Speaker of the House John Boehner issued a press release today announcing that 150 economists had signed a statement that legislation increasing the debt limit should be "accompanied" by significant spending cuts and budget reforms. The statement, which consists of four sentences, manages to be repetitive; the last sentence is representative: "An increase in the national debt limit that is not accompanied by significant spending cuts and budget reforms would harm private-sector job growth and represent a tremendous setback in the effort to deal with our national debt."
The economists who signed the statement appear to be more concerned about "our government's spending addiction" than the deficit, and the lack of any mention of taxes reinforces that impression. The real problem with the statement, though, is that it is about political tactics, not economic policy. After all, most economists do not have any particular expertise in political science or, more specifically, legislative strategy. Why is it critical that debt limit legislation be the vehicle for their desired policy outcomes?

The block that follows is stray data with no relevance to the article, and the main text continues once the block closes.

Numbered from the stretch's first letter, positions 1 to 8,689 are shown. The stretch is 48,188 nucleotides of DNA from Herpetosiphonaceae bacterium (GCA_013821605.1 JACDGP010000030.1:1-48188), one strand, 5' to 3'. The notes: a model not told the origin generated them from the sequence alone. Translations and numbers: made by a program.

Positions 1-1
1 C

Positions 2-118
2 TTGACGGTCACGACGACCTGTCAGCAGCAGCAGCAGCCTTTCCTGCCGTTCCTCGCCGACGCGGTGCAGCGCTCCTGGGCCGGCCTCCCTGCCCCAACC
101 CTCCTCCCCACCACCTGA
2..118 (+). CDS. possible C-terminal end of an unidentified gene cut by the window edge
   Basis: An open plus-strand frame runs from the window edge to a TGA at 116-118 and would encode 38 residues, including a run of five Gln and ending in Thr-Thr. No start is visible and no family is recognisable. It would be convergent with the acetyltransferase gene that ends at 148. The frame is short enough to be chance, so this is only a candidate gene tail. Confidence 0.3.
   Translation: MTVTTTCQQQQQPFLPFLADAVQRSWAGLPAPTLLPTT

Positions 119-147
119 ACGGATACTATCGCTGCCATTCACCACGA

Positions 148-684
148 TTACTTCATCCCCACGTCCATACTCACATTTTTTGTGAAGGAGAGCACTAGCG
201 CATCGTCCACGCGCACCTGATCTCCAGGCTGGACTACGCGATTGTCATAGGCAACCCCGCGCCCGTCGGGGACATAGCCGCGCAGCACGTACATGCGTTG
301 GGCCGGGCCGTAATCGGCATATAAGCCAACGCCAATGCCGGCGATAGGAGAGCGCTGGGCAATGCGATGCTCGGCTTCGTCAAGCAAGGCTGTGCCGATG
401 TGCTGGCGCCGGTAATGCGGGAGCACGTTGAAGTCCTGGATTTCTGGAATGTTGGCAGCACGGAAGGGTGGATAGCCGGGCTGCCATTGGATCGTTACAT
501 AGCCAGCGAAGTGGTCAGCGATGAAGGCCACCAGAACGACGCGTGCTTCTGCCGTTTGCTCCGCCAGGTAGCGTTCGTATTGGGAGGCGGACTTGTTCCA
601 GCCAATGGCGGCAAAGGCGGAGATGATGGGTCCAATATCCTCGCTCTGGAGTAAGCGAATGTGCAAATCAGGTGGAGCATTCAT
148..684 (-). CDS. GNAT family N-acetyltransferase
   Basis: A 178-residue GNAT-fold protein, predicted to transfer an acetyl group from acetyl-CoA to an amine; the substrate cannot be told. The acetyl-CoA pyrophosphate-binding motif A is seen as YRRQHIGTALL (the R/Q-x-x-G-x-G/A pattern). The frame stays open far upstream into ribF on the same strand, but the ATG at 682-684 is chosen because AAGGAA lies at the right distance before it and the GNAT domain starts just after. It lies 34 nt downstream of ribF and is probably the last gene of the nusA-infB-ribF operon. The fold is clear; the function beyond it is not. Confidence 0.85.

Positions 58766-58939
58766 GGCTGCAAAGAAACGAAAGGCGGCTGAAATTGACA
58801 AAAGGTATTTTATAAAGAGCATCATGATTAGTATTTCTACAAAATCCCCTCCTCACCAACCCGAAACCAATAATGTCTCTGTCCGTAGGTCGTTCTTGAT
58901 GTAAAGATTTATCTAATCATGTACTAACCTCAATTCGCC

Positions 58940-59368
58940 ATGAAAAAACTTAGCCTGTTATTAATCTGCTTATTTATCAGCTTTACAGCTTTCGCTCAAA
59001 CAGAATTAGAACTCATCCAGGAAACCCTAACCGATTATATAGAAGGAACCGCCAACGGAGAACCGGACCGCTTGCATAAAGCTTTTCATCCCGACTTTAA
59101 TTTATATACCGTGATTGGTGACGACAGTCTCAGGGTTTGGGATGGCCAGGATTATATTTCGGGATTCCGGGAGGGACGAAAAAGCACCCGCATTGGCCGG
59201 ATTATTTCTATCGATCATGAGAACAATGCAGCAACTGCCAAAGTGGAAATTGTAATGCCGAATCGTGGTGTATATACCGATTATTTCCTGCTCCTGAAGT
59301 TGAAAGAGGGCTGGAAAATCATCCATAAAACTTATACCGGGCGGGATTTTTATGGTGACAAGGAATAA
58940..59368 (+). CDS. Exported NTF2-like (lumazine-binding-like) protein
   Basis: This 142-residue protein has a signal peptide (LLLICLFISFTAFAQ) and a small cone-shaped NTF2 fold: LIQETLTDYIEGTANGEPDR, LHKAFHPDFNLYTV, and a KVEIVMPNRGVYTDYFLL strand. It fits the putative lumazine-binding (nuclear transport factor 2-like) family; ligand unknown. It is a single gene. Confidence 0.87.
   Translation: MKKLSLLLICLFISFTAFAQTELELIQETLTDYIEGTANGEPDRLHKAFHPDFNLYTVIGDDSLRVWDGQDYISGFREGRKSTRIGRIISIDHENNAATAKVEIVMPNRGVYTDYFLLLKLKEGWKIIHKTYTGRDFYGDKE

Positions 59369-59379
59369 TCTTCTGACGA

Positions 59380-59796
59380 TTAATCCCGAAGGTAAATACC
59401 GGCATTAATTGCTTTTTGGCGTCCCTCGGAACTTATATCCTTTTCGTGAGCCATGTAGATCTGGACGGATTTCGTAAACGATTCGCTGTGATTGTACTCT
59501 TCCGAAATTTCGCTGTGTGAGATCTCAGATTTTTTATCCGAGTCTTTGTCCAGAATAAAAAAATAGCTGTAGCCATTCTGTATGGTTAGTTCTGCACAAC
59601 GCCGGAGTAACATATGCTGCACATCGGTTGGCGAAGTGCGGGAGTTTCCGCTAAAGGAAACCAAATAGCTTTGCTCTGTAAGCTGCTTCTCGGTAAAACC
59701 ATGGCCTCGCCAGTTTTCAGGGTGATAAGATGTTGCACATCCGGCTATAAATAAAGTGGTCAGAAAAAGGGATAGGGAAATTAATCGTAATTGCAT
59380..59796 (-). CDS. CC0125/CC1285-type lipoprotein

In any case, they may well be disappointed by the legislation increasing the debt limit. They would be more credible if they argued the policy case for the spending cuts and budget reforms that they advocate, rather than giving the Speaker something to wave around as he negotiates with the Administration and tries to stave off the Tea Party influenced members of his caucus.